Report: Climate change could mean serious trouble for America's corn crop

Sustainable farming can help protect the $67 billion industry

Lindsay Abrams
June 12, 2014 6:44PM (UTC)

Corn, in the U.S., is kind of a big deal: Nearly a third of our farmland is devoted to growing it, and we contribute nearly 40 percent of the global supply. The $67 billion industry touches nearly everything, Brooke Barton, the author of a new Ceres report, explains: "It is fed to the cattle that become Big Mac. It is in the ethanol that goes into the gasoline we buy. It's in the snack foods that we buy, even in some of the plastics in the products we buy. It is in laundry detergents. It's everywhere."

It's also a major environmental scourge, requiring more water to grow than any other crop and accounting for about half of our fertilizer use. And those inefficiencies, coupled with the effects of climate change, could mean big trouble for big corn.


Ceres, a coalition of investor and environmental groups, warns that high temperatures and water shortages associated with climate change are putting U.S. corn production at risk; all the more reason, it says, for investors to push for a move toward more sustainable growing practices. The Guardian has more:

The report amplifies warnings earlier this year from United Nations climate scientists and the National Climate Assessment that America's agricultural industry – and specifically its corn crop – was at risk from the high temperatures and water shortages anticipated under climate change.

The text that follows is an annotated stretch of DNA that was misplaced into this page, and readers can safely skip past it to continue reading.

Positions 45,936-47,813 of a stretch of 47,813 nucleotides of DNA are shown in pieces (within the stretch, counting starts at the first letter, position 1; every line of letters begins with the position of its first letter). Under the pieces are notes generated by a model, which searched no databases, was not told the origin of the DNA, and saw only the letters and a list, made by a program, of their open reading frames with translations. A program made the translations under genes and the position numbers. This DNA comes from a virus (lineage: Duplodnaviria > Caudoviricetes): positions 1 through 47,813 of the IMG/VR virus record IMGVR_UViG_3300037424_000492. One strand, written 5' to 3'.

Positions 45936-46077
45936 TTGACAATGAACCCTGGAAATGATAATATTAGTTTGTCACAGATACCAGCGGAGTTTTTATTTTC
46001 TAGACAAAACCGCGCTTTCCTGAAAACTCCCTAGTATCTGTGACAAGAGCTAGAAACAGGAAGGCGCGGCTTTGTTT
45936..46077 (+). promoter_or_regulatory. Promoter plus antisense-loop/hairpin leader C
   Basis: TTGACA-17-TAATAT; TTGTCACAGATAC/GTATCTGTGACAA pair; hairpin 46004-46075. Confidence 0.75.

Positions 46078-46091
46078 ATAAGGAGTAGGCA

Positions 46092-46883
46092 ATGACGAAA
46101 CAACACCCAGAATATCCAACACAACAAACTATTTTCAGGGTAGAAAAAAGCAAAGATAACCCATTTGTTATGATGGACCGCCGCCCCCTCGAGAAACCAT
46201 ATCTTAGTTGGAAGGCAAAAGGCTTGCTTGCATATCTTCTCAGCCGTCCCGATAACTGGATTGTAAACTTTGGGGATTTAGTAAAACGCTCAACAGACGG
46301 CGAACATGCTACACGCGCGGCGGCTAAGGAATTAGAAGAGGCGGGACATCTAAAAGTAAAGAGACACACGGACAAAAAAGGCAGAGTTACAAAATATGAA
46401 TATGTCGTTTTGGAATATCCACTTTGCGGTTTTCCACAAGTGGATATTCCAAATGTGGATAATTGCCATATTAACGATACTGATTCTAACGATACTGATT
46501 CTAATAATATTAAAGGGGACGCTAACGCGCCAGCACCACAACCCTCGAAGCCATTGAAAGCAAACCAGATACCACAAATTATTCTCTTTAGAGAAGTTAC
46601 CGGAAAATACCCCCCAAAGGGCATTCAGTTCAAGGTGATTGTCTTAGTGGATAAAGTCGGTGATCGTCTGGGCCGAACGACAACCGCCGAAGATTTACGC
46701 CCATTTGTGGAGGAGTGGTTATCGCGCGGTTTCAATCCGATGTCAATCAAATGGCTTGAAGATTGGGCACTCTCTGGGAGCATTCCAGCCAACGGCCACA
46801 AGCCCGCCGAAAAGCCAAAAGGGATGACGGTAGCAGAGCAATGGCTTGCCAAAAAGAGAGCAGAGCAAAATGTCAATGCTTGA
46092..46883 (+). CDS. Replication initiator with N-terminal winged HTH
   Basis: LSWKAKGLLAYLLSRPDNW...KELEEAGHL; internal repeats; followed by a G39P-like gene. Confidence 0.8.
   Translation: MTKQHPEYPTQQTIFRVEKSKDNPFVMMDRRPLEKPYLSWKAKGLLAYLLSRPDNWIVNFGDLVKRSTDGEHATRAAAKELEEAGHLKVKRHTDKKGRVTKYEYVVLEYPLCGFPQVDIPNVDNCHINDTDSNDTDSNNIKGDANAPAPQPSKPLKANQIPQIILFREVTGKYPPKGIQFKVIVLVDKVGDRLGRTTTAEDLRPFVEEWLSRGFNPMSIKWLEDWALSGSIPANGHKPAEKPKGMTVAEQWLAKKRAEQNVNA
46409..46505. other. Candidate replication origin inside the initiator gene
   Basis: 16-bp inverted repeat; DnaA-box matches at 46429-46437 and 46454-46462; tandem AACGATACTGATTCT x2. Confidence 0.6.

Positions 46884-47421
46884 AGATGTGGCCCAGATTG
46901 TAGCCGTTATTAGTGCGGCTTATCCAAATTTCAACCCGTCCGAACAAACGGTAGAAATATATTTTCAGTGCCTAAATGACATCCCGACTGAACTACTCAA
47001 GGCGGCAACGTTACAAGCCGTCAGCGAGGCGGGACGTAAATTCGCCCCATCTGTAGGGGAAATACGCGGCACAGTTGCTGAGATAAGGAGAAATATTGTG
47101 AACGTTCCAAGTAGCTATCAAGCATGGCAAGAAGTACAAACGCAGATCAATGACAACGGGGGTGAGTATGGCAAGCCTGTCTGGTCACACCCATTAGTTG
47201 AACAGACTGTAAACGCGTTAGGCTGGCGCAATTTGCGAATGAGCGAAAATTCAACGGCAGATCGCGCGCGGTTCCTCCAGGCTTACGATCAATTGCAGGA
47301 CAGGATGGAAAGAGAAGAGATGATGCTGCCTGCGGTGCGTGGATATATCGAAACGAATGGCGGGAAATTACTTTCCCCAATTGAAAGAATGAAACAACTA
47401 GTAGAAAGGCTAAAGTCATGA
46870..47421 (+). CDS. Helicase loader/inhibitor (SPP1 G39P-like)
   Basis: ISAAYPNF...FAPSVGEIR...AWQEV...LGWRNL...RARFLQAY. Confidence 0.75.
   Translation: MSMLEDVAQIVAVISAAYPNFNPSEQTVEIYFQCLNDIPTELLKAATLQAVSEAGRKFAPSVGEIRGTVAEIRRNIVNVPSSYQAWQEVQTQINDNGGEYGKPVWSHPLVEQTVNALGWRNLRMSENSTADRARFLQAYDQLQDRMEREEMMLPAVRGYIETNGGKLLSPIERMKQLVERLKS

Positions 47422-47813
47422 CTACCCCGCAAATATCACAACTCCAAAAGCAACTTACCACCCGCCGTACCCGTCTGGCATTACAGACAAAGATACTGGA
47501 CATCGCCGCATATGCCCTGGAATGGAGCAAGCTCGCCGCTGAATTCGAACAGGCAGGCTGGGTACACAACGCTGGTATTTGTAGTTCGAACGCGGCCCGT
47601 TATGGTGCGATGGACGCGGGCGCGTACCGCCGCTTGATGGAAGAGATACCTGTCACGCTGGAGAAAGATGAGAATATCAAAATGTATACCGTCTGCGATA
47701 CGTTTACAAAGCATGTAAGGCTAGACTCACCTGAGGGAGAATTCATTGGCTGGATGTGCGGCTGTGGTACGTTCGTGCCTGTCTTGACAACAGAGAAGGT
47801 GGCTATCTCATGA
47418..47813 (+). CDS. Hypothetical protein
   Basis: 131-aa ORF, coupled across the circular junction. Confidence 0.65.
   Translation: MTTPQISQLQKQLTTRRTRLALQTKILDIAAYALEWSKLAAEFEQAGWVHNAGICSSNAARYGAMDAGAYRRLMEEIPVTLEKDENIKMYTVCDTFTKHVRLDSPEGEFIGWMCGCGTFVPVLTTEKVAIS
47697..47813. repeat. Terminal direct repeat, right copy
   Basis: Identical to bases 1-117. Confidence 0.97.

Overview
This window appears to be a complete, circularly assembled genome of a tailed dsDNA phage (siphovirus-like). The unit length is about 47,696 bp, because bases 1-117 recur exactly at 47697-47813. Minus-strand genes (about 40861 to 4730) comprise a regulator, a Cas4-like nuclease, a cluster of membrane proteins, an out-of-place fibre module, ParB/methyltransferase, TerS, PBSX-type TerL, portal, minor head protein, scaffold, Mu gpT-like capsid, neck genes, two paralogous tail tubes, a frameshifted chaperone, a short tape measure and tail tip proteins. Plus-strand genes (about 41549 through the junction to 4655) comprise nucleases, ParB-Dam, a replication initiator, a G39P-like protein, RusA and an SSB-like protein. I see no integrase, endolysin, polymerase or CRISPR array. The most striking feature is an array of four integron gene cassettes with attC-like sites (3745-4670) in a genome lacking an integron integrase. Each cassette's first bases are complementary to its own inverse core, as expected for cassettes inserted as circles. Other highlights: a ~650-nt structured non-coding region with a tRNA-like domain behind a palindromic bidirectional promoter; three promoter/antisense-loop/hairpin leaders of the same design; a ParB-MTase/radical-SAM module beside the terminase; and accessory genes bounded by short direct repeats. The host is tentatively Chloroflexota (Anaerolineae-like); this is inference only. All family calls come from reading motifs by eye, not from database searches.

...About 20% of corn production is in irrigated areas. Most of those areas, about 87%, are undergoing water shortages. Corn production is threatening dwindling groundwater reserves, the report said.

The heavy use of fertiliser also imposes costs. Fertiliser for corn production is the single largest cause of the dead zone in the Gulf of Mexico.

About 10% of fertiliser used on corn ends up as run-off, polluting water supplies across the mid-west, the report said. It estimated some $420m in fertilizer was washed into the Gulf last year, depleting oxygen levels and killing off marine life.

Finding a better way to manage corn that reduces both the climate risks and the environmental impact, in other words, has never been more important.

Lindsay Abrams

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Agriculture Climate Change Corn Ethanol Food

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